Travel broadens the mind as they say and after a full-on yet successful 69-stop tour last year, Mark Watson is bringing his new show to the Alban Arean this weekend. A seemingly minor problem at an airport forms the starting point of I’m Not Here, which spirals into an examination of identity in the digital age and a search for meaning in our lives.

“The show is structured around this journey to Australia where I wasn’t sure whether I was going to be allowed in at the other end because of a passport issue. The guy at Heathrow said ‘we can let you on the plane but it will be at their discretion whether or not they let you in’. The passport was totally valid but it had a tiny rip in the photo page, and this would technically render it invalid.

“It doesn’t take much of an incident to make me get an hour of nonsense out there. I’ve found an existential jumping off point from almost anything that happens in life.”

With 24-hours in the air before he would find out his fate, Mark had plenty of time to ponder life in the modern world.

“I started thinking about how we have fewer and fewer physical proofs of who we are. In the old days you wouldn’t have had a problem with this scenario as you’d have a plane ticket and dozens of forms of identity. The show has become about the shift from the physical to the virtual and the fact that more and more of the objects that we used to depend on have been replaced by ideas of objects.

“My general wish for this show is for it to be quite confessional in style. I’m starting to venture more into that territory. I’ve always had a lot of personal anecdotes, but it’s all generally been quite light. I think I’m gradually trying to tweak things towards darkness.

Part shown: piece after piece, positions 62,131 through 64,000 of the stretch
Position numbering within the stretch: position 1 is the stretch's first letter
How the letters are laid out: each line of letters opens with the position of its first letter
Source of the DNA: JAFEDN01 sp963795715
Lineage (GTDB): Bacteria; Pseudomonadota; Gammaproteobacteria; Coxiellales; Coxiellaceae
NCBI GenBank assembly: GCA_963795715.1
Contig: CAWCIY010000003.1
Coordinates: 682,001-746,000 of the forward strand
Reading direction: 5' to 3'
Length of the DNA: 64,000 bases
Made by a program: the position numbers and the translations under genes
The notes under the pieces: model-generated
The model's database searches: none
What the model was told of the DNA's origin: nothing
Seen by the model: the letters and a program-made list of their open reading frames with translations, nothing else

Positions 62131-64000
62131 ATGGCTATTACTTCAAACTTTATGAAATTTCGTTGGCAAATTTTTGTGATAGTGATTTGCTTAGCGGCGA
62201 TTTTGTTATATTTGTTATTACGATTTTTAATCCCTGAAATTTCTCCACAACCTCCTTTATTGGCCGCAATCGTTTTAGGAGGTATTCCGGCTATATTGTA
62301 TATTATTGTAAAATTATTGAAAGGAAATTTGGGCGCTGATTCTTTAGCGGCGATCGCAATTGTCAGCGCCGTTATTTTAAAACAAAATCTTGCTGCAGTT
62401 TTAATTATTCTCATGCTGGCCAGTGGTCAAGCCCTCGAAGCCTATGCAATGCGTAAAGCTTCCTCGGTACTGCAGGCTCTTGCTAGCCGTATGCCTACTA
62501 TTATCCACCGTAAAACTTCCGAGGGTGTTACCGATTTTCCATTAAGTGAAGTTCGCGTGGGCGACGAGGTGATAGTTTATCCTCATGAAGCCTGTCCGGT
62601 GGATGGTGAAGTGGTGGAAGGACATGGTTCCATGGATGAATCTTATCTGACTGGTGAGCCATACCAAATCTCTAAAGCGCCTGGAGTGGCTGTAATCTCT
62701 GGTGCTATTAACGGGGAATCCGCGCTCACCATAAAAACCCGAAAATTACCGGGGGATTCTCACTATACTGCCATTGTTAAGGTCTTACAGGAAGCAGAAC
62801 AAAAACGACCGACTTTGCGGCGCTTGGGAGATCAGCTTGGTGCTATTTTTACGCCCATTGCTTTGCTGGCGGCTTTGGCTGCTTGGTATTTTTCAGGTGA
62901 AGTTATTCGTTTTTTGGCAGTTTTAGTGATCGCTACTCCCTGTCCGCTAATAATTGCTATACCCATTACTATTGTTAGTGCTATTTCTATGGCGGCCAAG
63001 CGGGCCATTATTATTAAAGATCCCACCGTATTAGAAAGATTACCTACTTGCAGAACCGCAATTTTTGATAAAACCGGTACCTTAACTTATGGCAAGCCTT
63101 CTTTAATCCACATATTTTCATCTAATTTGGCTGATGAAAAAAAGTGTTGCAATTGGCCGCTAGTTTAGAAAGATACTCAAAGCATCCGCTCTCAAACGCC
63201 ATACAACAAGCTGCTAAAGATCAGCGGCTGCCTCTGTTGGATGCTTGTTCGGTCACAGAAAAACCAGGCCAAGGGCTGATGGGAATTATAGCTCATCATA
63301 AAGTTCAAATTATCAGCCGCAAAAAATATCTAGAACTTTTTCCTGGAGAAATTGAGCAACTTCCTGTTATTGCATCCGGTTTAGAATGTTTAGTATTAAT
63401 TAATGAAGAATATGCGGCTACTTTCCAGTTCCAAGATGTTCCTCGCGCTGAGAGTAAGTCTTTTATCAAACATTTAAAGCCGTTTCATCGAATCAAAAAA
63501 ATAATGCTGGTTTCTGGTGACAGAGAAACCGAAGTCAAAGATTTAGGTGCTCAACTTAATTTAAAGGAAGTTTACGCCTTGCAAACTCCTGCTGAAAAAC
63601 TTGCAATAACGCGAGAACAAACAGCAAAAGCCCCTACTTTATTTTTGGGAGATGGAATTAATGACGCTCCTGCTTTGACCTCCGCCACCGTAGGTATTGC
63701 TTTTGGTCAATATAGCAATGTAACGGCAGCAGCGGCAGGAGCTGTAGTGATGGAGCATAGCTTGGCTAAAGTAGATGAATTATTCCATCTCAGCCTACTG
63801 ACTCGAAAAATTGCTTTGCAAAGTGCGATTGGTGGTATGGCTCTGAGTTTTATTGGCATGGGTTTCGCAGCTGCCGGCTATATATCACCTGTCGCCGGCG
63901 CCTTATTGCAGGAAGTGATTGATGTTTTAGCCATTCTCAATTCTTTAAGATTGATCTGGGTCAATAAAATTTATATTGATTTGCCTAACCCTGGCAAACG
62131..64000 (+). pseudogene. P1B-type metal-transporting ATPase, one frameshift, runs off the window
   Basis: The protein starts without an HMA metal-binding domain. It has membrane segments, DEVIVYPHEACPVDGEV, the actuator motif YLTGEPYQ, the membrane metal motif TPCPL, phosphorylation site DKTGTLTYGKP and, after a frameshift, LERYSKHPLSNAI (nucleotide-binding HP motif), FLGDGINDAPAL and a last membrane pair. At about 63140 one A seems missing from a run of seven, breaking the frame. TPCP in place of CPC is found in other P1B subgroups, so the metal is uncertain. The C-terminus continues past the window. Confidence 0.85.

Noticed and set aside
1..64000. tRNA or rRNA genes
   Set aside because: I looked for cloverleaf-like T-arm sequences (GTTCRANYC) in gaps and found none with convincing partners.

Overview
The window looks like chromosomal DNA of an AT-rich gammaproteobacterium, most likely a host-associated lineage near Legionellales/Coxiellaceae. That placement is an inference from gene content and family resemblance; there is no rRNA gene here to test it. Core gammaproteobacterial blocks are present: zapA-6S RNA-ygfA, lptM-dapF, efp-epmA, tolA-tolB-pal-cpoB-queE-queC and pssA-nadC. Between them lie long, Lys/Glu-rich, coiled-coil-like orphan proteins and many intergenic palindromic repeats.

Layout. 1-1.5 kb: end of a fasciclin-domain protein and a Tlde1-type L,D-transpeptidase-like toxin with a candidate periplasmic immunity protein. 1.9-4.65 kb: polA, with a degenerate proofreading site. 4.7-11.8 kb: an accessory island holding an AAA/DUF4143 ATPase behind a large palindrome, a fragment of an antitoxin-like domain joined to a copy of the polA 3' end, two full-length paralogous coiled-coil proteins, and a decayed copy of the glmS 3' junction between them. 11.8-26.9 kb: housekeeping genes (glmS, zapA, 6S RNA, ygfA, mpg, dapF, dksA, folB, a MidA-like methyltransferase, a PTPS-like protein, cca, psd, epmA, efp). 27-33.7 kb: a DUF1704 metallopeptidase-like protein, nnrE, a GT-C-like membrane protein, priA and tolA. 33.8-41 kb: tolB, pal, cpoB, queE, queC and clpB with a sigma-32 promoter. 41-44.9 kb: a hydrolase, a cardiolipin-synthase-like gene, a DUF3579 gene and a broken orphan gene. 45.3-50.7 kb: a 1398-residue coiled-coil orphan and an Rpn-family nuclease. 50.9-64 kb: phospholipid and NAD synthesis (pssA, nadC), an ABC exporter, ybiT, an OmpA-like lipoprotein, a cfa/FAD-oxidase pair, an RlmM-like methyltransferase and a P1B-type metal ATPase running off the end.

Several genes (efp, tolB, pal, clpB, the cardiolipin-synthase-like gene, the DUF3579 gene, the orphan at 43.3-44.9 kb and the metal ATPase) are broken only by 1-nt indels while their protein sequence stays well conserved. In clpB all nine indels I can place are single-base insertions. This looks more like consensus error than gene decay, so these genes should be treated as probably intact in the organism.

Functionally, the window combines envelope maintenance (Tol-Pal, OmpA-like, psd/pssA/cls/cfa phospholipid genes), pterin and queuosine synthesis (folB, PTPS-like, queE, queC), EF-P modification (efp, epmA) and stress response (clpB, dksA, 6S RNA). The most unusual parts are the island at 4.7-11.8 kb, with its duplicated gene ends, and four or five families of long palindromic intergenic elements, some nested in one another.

“I tend not to regard some subjects as off-limits these days, and I’ve probably got more confidence that the audience are more interested in hearing what I want to talk about rather than me desperately trying to think about what’s funny and going with that. Having said that, no matter how serious the territory you get into, the obligation is to try and get a lot of laughs.”

As well as lots of laughs, Mark intends to add a surprise element to his show to break the usual set-up of stand-up. In Flaws he recreated sounds from children’s parties to accompany a particular anecdote.

“I do like to seriously disrupt proceedings. I’ve always thought that an hour of someone just talking has its downsides, so my tactic is to get it far enough in that the audience do think it’s just going to be an hour of someone talking, but then do something really weird.

“It can backfire, though, because that thing with the kids’ party was fun for a bit. But then on tour, you’re doing it another 60 times with my crew having to blow up balloons and the routine ending with my nightmare of having them explode all around me. It’s all very well saying I am doing it to release this tension from my system, but it didn’t do anything of the sort; it just made me dread that moment more as every day went by. I can say with certainty that there will be no balloons this time.”

Alban Arena, Civic Centre, St Albans, AL1 3LD, Saturday, October 22. Details: 01727 844488